Reader’s Question:** I am often confused about which calcium to take. There are so many of them out there. Which one is best? Does it matter if I buy the cheap generic one? How much should I take? I get side effects, what should I do?**
Dr. Gonter’s Response: These are common questions that everyone has and I will try to clarify them.
Calcium plays an important role in maintaining bone. Calcium is best obtained through the diet. However, it is extremely difficult to do this especially with the high fat content of dairy products and the increasing incidence of lactose intolerance. Although calcium cannot be used alone to prevent or treat osteoporosis, it is an important part of any comprehensive prevention or treatment program.
The best supplement for each person is dependent on many factors. These include tolerance, convenience, cost and availability.
Types of Calcium Supplements
There are many different types of calcium.
- Calcium Carbonate. This is the** most common and the cheapest.** It is found in the brands,** Tums**,** Caltrate** and** Oscal**. It requires extra stomach acid for better absorption; hence, it is best taken with meals.
- Calcium Citrate is the best absorbed supplemental form of calcium. The most common brands areCitracal and** Solgar**. It does not have any regulations in terms of stomach acid for absorption. Therefore, it can be taken anytime during the day, even on an empty stomach. This may be better for people on acid-blocking medications.
- Dolomite, Bone Meal or Oyster Shell: These naturally occurring calcium pills may contain heavy metal or lead. They are best avoided unless they are tested for purity.
- Calcium Gluconate and Calcium Lactate: Often needs many tablets to meet daily requirements.
- Coral Calcium: Usually calcium carbonate. Likely not much better then others.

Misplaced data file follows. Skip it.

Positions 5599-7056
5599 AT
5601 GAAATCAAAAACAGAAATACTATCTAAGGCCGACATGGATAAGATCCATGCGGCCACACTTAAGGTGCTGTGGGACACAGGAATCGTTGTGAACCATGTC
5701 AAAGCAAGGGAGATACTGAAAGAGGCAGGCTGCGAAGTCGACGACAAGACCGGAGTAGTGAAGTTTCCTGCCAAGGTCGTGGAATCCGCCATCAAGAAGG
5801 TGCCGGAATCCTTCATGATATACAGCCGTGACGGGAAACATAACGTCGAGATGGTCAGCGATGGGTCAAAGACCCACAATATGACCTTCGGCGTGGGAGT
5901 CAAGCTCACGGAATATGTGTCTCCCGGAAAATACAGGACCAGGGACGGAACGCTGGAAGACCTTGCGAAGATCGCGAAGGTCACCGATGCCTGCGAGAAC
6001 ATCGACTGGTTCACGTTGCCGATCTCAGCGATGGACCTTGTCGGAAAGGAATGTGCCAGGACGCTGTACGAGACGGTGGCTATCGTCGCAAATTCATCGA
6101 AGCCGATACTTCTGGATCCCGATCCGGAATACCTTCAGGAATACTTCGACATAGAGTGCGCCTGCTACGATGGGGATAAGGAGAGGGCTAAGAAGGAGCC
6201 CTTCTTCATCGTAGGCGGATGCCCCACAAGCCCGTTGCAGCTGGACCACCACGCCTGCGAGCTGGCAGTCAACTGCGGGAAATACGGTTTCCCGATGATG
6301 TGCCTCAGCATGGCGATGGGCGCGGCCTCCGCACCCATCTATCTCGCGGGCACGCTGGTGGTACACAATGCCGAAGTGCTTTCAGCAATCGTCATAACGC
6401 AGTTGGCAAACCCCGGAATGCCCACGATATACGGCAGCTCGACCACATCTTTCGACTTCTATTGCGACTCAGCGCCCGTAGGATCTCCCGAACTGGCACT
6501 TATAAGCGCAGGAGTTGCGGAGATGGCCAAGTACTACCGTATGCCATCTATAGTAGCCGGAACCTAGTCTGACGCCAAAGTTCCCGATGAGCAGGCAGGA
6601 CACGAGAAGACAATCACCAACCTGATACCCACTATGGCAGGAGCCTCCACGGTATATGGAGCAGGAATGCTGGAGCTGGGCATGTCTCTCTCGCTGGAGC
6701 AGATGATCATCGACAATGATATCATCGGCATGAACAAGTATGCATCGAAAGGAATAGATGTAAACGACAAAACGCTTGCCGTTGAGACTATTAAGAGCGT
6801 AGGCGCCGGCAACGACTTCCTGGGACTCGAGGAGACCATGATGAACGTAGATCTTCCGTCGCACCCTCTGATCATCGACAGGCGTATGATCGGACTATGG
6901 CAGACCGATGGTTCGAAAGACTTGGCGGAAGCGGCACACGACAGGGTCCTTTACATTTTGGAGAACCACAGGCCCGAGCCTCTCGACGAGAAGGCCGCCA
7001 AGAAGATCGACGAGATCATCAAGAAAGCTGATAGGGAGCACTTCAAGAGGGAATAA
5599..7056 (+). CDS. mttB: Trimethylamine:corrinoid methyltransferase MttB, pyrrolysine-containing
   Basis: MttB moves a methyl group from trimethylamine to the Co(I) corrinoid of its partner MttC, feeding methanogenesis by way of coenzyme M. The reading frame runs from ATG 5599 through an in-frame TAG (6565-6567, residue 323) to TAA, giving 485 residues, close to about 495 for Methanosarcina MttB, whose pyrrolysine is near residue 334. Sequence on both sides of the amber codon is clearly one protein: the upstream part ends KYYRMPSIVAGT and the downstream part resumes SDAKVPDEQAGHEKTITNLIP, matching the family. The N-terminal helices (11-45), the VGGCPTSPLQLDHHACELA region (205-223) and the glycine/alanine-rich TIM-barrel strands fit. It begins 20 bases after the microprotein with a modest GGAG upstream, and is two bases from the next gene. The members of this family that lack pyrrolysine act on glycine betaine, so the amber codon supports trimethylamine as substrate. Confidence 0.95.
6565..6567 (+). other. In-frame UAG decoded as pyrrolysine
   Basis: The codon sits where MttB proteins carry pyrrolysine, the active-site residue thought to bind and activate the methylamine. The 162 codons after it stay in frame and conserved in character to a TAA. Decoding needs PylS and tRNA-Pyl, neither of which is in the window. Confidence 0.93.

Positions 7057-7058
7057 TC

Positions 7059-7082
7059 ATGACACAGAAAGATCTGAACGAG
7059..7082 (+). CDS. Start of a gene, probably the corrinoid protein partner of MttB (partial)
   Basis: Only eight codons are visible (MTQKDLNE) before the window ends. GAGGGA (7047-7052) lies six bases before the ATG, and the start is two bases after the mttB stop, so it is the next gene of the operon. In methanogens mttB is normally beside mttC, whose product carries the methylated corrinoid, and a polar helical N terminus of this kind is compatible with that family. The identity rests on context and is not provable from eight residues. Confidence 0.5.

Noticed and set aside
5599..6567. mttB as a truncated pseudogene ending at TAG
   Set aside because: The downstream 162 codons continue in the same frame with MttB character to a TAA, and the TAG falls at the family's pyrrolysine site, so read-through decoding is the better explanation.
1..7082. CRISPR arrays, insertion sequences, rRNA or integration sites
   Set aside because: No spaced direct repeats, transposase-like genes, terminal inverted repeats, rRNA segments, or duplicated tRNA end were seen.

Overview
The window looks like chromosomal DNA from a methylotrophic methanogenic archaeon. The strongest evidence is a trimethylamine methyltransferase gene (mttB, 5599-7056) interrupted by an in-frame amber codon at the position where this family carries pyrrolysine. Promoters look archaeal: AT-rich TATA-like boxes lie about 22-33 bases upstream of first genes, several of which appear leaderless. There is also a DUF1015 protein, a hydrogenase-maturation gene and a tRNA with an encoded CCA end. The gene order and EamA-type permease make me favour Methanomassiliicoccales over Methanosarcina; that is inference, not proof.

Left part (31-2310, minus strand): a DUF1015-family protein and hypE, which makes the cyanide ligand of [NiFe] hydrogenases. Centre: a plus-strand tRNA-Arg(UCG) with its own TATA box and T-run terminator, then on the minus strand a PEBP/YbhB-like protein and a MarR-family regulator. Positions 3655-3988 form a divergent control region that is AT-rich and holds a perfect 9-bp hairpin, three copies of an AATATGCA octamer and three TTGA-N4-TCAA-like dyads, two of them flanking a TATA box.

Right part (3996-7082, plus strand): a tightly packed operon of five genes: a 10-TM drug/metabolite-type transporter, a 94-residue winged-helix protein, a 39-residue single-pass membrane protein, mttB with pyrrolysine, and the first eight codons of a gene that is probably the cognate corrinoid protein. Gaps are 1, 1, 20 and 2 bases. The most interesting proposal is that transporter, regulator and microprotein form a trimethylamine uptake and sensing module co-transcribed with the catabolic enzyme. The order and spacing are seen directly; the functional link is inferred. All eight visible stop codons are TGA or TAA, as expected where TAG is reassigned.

- One of the most important differences between the types of calcium is the amount of elemental calcium in each pill. This is the amount of calcium available to your body to absorb. This varies by the type of calcium used. Many calcium supplements list the amount of elemental calcium on the label. However, some brands list only the total weight in milligrams (mg) of each tablet. If this is the case, one has to look at the Nutrition Facts label. For calcium, the Percent Daily Value (% DV) is based on 1,000 mg of elemental calcium, so every 50 percent in the Daily Value column represents 500 mg of elemental calcium (0.50 x 1,000 mg = 500 mg). If a calcium supplement contains 60% of the Daily Value, it contains 600 mg of elemental calcium (0.60 x 1,000 mg = 600 mg).
Absorbability: Another important factor to consider is the absorbability of the calcium. Unfortunately, the calcium supplement that many patients take may end up not being absorbed. If you don’t want to worry about this, stick to brand names. If you are using generic products, you can check how well your pill dissolves by placing them into warm water or vinegar for 30 minutes and stirring it occasionally. If it hasn’t dissolved within this time, it probably will not dissolve in your stomach. Chewable and liquid calcium supplements dissolve well because they are broken down before they enter the stomach.
Calcium is absorbed best by the body when it is taken several times a day in amounts of 500 mg or less.
Purity: This may be a problem with non brand name calcium. One should look for labels that state “purified” or have the USP (United States Pharmacopeia) symbol. The “USP” on the label indicates that the calcium pill meets the USP standards.
Tolerance: This is frequent excuse for not taking proper calcium supplementation. This includes difficulties with gas or constipation. Simple measures such as increasing intake of fluids and high-fiber foods may eliminate the problem, but if they don’t one should try a different form of calcium. There are many available forms and types and one should stop by their local health food store and find one they can tolerate.
In summary, calcium supplementation needs to be individualized for each person. One has to carefully evaluate the type of calcium, observe the label for serving size and quality, and evaluate their own diet for the need for supplementation.
Dr. Neil Gonter is a rheumatologist in Teaneck, New Jersey and is affiliated with multiple hospitals in the area, including Hackensack University Medical Center and Holy Name Medical Center. He wrote for HealthCentral as a health professional for Osteoporosis.